Several weeks back I did a piece on the 2017 NHL Draft Rankings. In that report included Michael Rasmussen which was slotted on our list as the number 4 Canadian born hockey player.

Originally according to projections that Rasmussen would be selected at 12th overall in the 1st round of this year’s NHL Entry Draft. However, his positioning has jumped him inside the top 10 at number 6 according to’s Adam Kimelman.

Expansion Franchise Draft History Past 30 Years

When the Vegas Golden Knights participated in their first ever NHL Draft Lottery they secured the 6th spot in the draft selection order. In prior draft cycles that featured a new expansion team many of teams were awarded picks in the 1st round within the top 5.

For the Golden Knights, they become the first to select outside the top 5 going into this year’s draft as an expansion franchise in last 30 years.

Expansion Teams Draft History
(Digital photo by @Mass_Insight)

More On Rasmussen

This season with the WHL’s Tri-City American’s, Rasmussen had a career high campaign in his goal production with 32. His previous record came the previous season when recorded 18. As for his assists this season it slightly dipped from 25 last year to 23.

During the 2016-17 hockey season with the Tri-City Americans Rasmussen suffered an injury late in the season that was rated as a lower body type in nature (fractured wrist). The injury he sustained from when he got it would keep out of action for three months.

For Vegas, they are scheduled to start their development camp this July at the Las Vegas Ice Center which will serve as their home base until the Summerlin Practice Facility is complete by mid-August.

If General Manager George McPhee does indeed select Rasmussen in the upcoming draft he is projected to be ready and healthy when camp comes around.

Michael Rasmussen WHL
(Table by Josh Khalfin/@Josh_Khalfin)

Rasmussen’s Career Stats

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(Table by

Highlights Of Rasmussen

Scouting Report

Rasmussen is reported at 6’6″ and 215 pounds. He hails from Surrey, BC, Canada which is outside of Vancouver.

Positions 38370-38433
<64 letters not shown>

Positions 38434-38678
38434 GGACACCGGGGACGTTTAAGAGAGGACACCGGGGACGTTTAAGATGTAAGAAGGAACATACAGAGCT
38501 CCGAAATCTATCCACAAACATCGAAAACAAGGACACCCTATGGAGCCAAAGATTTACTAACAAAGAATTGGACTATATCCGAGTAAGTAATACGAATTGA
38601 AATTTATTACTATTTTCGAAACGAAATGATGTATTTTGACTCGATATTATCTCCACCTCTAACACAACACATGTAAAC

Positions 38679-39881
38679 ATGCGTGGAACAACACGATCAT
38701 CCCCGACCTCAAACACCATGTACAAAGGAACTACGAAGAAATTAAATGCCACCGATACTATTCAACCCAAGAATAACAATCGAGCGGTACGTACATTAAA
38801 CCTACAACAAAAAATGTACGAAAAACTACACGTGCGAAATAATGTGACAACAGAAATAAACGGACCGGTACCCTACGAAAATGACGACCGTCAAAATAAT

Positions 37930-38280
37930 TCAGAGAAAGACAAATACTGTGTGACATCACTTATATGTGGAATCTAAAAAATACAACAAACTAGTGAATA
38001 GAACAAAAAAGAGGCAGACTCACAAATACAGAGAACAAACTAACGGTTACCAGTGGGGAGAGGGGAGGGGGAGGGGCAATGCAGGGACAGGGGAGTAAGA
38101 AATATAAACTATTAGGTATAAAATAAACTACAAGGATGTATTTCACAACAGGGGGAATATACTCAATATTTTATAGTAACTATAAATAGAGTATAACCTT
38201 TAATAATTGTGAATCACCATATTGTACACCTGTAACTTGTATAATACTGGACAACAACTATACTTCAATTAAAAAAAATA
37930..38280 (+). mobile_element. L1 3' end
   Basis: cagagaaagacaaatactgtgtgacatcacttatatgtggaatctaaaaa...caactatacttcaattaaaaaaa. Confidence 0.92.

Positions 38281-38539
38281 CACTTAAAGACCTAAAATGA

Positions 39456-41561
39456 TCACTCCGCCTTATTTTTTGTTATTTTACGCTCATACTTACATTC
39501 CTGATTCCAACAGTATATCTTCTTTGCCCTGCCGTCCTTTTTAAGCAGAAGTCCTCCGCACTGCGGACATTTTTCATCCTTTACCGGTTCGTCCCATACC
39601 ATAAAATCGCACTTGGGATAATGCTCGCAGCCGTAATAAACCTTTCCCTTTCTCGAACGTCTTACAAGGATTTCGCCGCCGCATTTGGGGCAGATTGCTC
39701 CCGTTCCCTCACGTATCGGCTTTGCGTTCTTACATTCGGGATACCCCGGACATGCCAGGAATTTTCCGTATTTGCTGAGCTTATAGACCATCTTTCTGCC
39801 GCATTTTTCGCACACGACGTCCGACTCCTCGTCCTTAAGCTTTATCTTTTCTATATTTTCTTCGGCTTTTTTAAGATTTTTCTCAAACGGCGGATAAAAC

The biggest asset that he brings to table is his overall size as well as being a good skater. With his legs allows him to get a good stride on the ice which enables him to generate decent speed for mobility.

His frame does give him the ability to play the game with strength especially along the boards during puck battles near the icing line of the ice. He also uses his size as an advantage to protect the puck.

Another thing that Rasmussen offers is his amazing upper body strength, in particular, the core area of his body he uses causes opposing players problems to knock him off of the puck.

He has the knack of showcasing his speed to attack the net in the offense zone of the ice. Rasmussen like San Jose Sharks center Joe Thornton uses his long reach that makes it very challenging to the opposition when playing the puck with his gifted hands in stickhandling.

His cycle game is an asset due to his skating skill set that allows for his teammates time to set up and keep the playing going.

Ramussen’s defensive side of the ice is showcased with his willingness to display that sandpaper type grit which is needed in a very tough Pacific Division and Western Conference. Along with his grit comes his tenacity that he showcases at both ends of the ice.

His positioning on the ice is also a major factor in his game because he can clog up the shotting lanes against the opposition. Something that is needed when your team is trying to kill off a penalty.

His style can be similar to that of Anaheim Ducks Captain Ryan Getzlaf but not the career upside though. Rasmussen potential has him slated to become a top 6 forward centre likely to play on a teams top line.

For more on Rasmussen’s scouting report click here.


“[Rasmussen] has either the best natural instinct or willingness to get to the net and go around the net,” Tri-City coach Mike Williamson said. “And it sounds simple, but a lot of guys play on the perimeter, are not willing to go there, or just are off to the side enough to make it easy for a goalie. But his natural first instinct when he gets over the blue line is to get around the net.” Per

“I think part of it with him is that he’s playing with much more confidence this season,” John Williams of NHL Central Scouting said. “He’s adapted to playing a bigger role and playing heavy minutes against opponents’ top lines and defense. The game has slowed down for him a little bit and he’s just that much more poised. He can take that extra bit of time and understands he can take that time, make plays and score goals.” Per

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